We are especially interested to-day in the contribution of Darwin to the spirit of science, and for that reason should like to consider his spirit as it were apart from the actual intellectual content of his additions to human knowledge. That is the more possible, as we can easily imagine that even without his aid the evolutionary hypothesis might have triumphed within a few decades of when it did actually triumph. The world had become accustomed to the idea of nature acting in strict accordance with law; to the concepts of stellar evolution, and of an inconceivably prolonged geological and paleontological history. It had even been recognized that such laws as the conservation of energy and the conservation of matter were valid in the kingdom of life. Goethe, Erasmus Darwin and Lamarck had long previously directed attention to the conception of an orderly derivation of the more complex types of life out of their less complex predecessors.

To be sure, no definite evolutionary theory had as yet won any great following among naturalists, because all of them up to that time had been either too vague or else too mystical to carry conviction. Lamarck's theory, which was most prominent because it had been the most fully elaborated, had a very strong mystical element. It was, broadly, to the effect that the offspring derived their physical constitutions not merely from the physical constitutions with which their parents had started life, but also from the additional development which the parents acquired through exercise and habit, and from a vast accumulation of "prenatal influences," if I may so express it, derived from the emotional life, and more especially from the desires, strivings and aspirations of the parents during their whole life previous to the act of generation.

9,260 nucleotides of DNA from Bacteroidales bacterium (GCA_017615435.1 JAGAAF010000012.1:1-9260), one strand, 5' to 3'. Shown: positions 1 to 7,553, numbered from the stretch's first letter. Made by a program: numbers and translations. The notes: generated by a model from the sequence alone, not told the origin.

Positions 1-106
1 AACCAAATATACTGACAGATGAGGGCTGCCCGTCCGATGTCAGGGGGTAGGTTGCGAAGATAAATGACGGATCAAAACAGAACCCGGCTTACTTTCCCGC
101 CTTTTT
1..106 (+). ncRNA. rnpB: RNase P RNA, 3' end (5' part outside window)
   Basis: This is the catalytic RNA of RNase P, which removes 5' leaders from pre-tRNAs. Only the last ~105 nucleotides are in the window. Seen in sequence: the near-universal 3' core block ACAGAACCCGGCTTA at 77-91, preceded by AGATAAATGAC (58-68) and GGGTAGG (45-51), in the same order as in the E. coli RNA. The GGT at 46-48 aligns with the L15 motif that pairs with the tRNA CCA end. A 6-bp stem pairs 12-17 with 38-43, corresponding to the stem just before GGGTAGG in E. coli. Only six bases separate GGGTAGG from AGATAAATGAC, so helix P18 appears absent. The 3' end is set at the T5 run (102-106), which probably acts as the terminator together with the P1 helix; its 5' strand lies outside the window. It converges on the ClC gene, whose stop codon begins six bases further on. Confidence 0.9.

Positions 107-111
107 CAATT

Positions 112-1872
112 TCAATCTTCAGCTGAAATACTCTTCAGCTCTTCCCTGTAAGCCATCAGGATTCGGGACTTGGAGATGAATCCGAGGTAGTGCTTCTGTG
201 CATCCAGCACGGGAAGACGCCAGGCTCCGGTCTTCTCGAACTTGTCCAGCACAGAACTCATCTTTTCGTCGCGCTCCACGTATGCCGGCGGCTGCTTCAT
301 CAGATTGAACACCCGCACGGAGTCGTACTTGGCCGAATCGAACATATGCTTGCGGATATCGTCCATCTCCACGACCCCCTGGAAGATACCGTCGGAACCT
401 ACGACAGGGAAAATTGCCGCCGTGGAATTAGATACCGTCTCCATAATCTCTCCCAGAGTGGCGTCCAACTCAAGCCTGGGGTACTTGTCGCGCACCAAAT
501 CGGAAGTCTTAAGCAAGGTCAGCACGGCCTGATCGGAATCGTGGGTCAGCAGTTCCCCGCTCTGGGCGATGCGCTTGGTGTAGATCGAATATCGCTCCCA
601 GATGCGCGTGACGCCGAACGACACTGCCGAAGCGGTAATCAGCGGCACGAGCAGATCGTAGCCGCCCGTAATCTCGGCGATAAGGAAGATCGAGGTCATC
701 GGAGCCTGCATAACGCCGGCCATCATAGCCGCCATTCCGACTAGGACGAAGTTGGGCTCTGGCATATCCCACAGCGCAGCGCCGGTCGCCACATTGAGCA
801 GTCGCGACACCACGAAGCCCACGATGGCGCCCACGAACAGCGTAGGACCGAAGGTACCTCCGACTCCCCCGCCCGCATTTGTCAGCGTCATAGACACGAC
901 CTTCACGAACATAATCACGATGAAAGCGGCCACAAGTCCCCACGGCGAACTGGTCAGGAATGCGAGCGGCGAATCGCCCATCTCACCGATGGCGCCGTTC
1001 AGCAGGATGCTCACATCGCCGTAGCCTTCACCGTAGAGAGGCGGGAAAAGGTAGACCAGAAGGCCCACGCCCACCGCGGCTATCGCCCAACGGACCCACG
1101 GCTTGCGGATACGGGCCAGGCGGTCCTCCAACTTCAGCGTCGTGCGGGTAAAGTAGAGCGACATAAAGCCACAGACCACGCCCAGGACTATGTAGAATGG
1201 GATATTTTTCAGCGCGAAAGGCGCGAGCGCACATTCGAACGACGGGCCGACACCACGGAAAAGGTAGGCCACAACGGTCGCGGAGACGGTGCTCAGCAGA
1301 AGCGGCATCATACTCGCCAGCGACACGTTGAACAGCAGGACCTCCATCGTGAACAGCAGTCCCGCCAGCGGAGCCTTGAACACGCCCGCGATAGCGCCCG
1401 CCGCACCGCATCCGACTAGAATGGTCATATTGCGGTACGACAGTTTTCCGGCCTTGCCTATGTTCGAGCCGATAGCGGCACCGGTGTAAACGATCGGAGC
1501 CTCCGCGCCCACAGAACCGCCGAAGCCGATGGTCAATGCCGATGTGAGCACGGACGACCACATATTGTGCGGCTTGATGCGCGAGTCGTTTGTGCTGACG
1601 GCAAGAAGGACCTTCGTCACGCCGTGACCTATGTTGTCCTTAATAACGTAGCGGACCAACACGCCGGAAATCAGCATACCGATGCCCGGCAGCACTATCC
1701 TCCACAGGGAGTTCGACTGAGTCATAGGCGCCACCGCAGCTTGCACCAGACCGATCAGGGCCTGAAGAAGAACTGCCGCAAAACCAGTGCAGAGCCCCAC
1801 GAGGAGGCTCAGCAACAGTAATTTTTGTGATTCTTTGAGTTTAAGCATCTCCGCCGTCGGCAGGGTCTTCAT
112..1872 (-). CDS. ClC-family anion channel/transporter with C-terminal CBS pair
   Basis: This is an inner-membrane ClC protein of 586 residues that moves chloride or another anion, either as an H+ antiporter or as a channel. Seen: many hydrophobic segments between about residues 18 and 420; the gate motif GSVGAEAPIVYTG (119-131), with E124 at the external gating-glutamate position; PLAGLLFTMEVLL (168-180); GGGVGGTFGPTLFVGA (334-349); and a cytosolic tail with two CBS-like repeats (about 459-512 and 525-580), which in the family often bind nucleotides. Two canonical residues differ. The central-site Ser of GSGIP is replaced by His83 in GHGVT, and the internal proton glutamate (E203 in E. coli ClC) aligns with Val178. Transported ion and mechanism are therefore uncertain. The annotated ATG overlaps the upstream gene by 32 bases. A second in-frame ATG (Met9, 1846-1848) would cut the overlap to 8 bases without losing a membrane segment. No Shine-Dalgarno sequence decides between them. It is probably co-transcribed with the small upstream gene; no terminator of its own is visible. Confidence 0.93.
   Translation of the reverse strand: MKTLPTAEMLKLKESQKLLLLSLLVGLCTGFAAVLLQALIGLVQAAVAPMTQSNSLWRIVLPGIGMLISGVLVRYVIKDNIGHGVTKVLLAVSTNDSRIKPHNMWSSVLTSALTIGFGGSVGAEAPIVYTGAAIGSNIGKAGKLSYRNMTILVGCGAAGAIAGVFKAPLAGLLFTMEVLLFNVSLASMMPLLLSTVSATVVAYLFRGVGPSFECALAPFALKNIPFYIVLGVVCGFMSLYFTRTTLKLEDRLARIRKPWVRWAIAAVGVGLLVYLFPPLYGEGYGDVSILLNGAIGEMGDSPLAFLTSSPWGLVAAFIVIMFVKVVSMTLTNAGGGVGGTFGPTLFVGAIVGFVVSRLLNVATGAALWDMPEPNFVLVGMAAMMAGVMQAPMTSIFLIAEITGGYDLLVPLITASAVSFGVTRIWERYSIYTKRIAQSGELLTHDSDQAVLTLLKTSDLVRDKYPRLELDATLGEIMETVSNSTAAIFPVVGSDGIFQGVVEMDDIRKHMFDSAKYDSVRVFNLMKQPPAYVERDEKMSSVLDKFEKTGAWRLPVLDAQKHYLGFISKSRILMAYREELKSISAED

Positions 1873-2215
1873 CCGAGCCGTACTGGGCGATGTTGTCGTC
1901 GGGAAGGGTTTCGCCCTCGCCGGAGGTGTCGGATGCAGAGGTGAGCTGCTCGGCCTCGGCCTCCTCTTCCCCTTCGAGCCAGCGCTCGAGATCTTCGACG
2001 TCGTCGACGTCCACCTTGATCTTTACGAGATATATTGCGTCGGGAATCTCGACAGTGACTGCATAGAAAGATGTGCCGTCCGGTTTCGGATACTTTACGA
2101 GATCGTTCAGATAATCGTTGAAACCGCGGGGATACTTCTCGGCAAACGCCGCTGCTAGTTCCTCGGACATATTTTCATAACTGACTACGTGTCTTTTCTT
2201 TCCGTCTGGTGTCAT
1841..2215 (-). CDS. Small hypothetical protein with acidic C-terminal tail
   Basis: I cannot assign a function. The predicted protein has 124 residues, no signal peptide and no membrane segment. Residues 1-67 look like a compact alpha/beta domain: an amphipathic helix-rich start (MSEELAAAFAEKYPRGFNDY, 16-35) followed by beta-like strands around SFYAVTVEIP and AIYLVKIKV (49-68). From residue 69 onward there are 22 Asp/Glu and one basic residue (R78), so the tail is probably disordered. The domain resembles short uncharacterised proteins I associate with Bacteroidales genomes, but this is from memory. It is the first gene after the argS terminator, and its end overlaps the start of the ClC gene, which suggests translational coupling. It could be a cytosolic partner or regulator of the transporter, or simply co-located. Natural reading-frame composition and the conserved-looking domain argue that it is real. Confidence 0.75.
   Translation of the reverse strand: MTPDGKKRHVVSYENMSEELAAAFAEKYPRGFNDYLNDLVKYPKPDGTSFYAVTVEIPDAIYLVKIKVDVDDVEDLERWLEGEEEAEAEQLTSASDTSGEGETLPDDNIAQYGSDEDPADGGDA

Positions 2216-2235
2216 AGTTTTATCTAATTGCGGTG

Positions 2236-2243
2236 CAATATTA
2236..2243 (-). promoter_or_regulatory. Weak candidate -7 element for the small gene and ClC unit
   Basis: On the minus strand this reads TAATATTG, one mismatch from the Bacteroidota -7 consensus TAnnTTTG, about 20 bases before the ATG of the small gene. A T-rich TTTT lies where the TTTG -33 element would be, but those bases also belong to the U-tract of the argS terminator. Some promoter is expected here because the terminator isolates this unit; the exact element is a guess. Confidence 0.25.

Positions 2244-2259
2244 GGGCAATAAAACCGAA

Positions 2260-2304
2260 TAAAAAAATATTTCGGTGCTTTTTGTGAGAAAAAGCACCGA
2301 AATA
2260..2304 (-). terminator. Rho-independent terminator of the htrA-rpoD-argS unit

Other defenders of evolution through descent usually either appealed to the same group of supposed influences, or emphasized one or another factor within this group (habit and exercise, for example), or appealed to an innate or divinely instilled tendency toward structural elaboration and self-perfection.

Immediately previous to Darwin's first public announcement of his natural selection theory, things were happening that indicated the readiness of a group of younger scientists to turn attention once more to an evolutionary conception. Herbert Spencer had already indicated his adherence to a modified form of the Lamarckian theory. Huxley, who had spurned the prenatal influences of Lamarck, was in private expressing at least an equal

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degree of dissatisfaction with the orthodox theory of species as independently created entities. Von Baer, in Germany, was definitely of the opinion that some form of evolution through descent would have to be accepted. Finally came Wallace's paper, independently propounding the theory of natural selection, which as is so well known was read at a meeting of the Linneau Society jointly with a brief preliminary paper by Darwin, in the summer of 1858.